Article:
Asparagus contains several nutrients and minerals that are beneficial for the body. It is high in fiber, folic acid, vitamins A, C and E, as well as potassium and a number of important minerals such as calcium, iron, magnesium, phosphorus and zinc.
Asparagus is also high in amino acids. It is one of the only natural sources of the amino acid asparagine, which is essential for the body to build proteins. It also contains asparagine, which helps to control blood sugar levels.
Asparagus is also a very good source of vitamin A and folic acid, as well as the B vitamins thiamine, riboflavin, niacin and pantothenic acid. It is also high in minerals such as potassium, phosphorus, sodium and silicon.
Sources & references used in this article:
Specific detection of the toxigenic species Fusarium proliferatum and F. oxysporum from asparagus plants using primers based on calmodulin gene sequences by G Mulè, A Susca, G Stea, A Moretti – FEMS Microbiology Letters, 2004 – academic.oup.com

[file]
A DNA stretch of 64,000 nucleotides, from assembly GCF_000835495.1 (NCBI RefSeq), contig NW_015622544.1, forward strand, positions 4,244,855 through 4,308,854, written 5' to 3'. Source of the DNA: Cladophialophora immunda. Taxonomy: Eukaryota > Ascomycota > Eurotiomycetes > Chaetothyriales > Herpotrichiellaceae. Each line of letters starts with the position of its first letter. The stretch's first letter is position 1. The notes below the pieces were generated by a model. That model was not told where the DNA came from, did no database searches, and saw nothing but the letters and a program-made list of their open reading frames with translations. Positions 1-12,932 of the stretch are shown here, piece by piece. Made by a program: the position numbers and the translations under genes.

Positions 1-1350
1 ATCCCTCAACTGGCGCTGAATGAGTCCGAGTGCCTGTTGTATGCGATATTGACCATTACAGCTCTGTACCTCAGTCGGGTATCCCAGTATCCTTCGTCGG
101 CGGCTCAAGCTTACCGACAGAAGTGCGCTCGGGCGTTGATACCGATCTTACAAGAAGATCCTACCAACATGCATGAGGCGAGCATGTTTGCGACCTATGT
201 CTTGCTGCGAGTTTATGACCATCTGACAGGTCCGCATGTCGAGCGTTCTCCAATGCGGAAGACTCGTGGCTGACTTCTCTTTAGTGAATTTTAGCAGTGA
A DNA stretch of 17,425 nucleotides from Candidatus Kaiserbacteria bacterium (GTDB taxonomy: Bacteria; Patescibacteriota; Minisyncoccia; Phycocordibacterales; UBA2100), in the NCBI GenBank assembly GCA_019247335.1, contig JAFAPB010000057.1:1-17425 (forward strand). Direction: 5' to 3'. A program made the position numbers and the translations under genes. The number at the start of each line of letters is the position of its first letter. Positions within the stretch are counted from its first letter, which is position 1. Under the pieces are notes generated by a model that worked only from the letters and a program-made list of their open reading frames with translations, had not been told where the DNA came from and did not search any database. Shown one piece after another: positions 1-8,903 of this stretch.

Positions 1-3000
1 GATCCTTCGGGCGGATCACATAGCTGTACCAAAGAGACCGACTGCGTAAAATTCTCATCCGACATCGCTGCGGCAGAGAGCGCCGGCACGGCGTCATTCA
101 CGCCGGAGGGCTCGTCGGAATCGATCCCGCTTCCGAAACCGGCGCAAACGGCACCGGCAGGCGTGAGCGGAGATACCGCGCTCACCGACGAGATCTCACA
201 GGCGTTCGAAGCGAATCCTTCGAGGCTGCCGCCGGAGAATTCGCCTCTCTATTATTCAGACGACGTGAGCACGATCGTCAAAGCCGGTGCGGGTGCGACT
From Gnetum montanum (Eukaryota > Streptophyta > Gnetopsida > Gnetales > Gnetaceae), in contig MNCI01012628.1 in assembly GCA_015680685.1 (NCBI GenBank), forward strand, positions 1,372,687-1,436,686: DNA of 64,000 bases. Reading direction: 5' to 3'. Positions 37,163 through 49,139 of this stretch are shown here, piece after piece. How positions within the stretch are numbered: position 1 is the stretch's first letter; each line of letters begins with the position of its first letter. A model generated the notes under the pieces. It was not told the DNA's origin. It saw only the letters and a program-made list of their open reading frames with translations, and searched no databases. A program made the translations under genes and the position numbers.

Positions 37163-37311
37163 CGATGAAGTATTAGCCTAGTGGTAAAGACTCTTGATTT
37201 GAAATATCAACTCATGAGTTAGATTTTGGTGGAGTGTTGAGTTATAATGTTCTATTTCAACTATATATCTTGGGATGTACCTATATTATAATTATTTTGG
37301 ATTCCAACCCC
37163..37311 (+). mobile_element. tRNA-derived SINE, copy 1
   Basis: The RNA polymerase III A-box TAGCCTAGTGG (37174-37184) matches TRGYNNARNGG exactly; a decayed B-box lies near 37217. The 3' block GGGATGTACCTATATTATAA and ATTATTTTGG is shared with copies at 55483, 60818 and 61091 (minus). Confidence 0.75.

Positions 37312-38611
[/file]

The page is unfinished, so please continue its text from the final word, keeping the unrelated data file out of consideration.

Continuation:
Assessment of genetic variation among asparagus (Asparagus officinalis L.) populations and cultivars: agromorphological and isozymic data by E Geoffriau, D Denoue, C Rameau – Euphytica, 1991 – Springer
Biodiversity and Biogeography of Fusarium Species from Northeastern North American Asparagus Fields Based on Microbiological and Molecular Approaches by V Vujanovic, C Hamel, E Yergeau, M St-Arnaud – Microbial ecology, 2006 – Springer
… barriers to the recovery of bridal creeper (Asparagus asparagoides (L.) Druce) infested sites: Impacts on vegetation and the potential increase in other exotic species by PJ Turner, JK Scott, H Spafford – Austral Ecology, 2008 – Wiley Online Library
… phylogeny of the genus Asparagus (Asparagaceae) explains interspecific crossability between the garden asparagus (A. officinalis) and other Asparagus species by S Kubota, I Konno, A Kanno – Theoretical and Applied Genetics, 2012 – Springer